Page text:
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\[f(f(x)) = -|-|x||\]\[f(f(-1)) \neq 1 \]
@Anwar f(f(x)) = -(-x) = x :-P
This can be done in a few lines in Python. Python 1, Math 0 :-D
why not C?
It might be possible in C..... let me think
maybe easier in C++
because Python (at least the default one) is C's baby, and if Python can do it, then C can :-D
in python you can't even i++ :D
What's the definition of the function? Don't give us Python code; the code is just the encapsulation of that definition. What is the definition itself in ordinary mathematical notation?
I was hoping someone could figure it out for me :( I think it has to do with complex numbers. f(x) = x*i
oh, so it's not a real valued function? Then it's trivial.
but the question said we can't use complex numbers :(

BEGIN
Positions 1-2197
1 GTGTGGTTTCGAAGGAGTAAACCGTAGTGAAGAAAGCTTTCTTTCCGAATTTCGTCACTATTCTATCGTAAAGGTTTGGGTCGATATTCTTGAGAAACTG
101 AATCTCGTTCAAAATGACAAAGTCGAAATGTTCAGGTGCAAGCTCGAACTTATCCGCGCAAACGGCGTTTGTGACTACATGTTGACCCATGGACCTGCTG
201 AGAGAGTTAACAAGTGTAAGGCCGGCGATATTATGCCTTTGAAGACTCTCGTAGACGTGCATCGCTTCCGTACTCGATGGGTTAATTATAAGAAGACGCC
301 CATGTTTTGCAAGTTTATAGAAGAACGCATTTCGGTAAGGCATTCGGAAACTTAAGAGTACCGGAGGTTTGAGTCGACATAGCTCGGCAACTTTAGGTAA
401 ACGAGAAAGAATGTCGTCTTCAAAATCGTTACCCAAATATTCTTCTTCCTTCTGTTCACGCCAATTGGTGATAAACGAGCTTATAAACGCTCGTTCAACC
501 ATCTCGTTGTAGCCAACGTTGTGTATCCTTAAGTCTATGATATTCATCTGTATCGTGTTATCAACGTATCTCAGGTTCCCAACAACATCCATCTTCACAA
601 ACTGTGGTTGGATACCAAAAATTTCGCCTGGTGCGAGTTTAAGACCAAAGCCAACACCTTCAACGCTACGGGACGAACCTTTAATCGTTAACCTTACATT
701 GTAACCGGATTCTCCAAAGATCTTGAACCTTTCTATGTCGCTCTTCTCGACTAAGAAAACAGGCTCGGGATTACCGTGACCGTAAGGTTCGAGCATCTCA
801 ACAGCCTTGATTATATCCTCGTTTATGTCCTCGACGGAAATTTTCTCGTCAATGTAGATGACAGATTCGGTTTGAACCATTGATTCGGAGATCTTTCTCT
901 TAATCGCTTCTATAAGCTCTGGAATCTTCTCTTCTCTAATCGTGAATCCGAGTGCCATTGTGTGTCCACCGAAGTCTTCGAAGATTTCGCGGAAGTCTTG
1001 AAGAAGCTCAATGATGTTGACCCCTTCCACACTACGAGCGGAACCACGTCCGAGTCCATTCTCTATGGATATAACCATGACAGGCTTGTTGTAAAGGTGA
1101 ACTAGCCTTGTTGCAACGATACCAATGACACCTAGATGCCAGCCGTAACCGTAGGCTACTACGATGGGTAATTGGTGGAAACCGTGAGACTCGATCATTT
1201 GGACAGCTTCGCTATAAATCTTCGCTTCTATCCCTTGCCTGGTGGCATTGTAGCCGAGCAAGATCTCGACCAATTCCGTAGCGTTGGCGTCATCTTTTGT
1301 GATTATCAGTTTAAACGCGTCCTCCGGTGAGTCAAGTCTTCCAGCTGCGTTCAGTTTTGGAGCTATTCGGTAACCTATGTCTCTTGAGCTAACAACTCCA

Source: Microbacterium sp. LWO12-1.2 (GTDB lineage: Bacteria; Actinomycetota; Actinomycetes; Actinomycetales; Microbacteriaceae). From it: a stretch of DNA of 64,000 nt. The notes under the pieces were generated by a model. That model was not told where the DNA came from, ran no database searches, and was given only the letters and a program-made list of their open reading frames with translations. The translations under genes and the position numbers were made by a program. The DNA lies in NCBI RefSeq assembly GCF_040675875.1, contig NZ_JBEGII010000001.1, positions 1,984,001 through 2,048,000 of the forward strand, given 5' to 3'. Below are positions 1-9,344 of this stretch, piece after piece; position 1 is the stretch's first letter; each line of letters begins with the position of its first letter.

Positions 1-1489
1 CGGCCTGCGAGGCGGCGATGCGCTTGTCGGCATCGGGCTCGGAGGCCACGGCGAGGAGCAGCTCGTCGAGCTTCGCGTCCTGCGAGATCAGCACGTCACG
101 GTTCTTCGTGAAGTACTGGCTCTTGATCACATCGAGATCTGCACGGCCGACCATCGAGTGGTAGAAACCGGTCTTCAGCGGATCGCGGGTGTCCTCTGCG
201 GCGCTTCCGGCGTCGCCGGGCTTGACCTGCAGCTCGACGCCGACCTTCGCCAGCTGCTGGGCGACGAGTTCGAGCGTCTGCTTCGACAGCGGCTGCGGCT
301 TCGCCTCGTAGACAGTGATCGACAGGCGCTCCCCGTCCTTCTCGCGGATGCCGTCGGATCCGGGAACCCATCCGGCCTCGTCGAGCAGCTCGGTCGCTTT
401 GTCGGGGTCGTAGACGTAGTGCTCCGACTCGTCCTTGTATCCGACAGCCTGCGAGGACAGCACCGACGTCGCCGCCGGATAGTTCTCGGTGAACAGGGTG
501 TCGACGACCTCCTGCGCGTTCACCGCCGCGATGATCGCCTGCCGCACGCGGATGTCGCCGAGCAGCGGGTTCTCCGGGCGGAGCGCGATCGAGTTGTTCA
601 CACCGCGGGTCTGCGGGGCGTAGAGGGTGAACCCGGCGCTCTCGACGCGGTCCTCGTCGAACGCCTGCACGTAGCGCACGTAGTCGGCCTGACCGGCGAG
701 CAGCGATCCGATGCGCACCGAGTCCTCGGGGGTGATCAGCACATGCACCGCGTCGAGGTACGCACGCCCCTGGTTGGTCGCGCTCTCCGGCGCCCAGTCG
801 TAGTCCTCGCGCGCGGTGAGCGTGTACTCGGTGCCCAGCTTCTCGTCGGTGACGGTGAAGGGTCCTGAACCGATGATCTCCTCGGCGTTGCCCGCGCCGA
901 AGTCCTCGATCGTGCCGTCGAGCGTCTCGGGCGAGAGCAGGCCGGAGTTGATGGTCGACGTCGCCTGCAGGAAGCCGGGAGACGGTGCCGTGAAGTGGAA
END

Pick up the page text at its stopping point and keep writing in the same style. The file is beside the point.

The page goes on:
In which case, it's not trivial. Do you know the answer? I don't. I'd like you to tell me.
I don't know either, but it's one line in Python
f = lambda x: (lambda: -x) if (not hasattr(x, '__call__')) else x()
decode the line for us and tell us then. You're the Python expert.
I can't read that.
it just says f is a function that returns a function that returns the additive inverse of a number if the argument is not a function and calls its input otherwise.
Oh, so it's not a regular mathematical function at all.
is it possible to make it a regular math function?
i don't think so, but i'll think about it a little.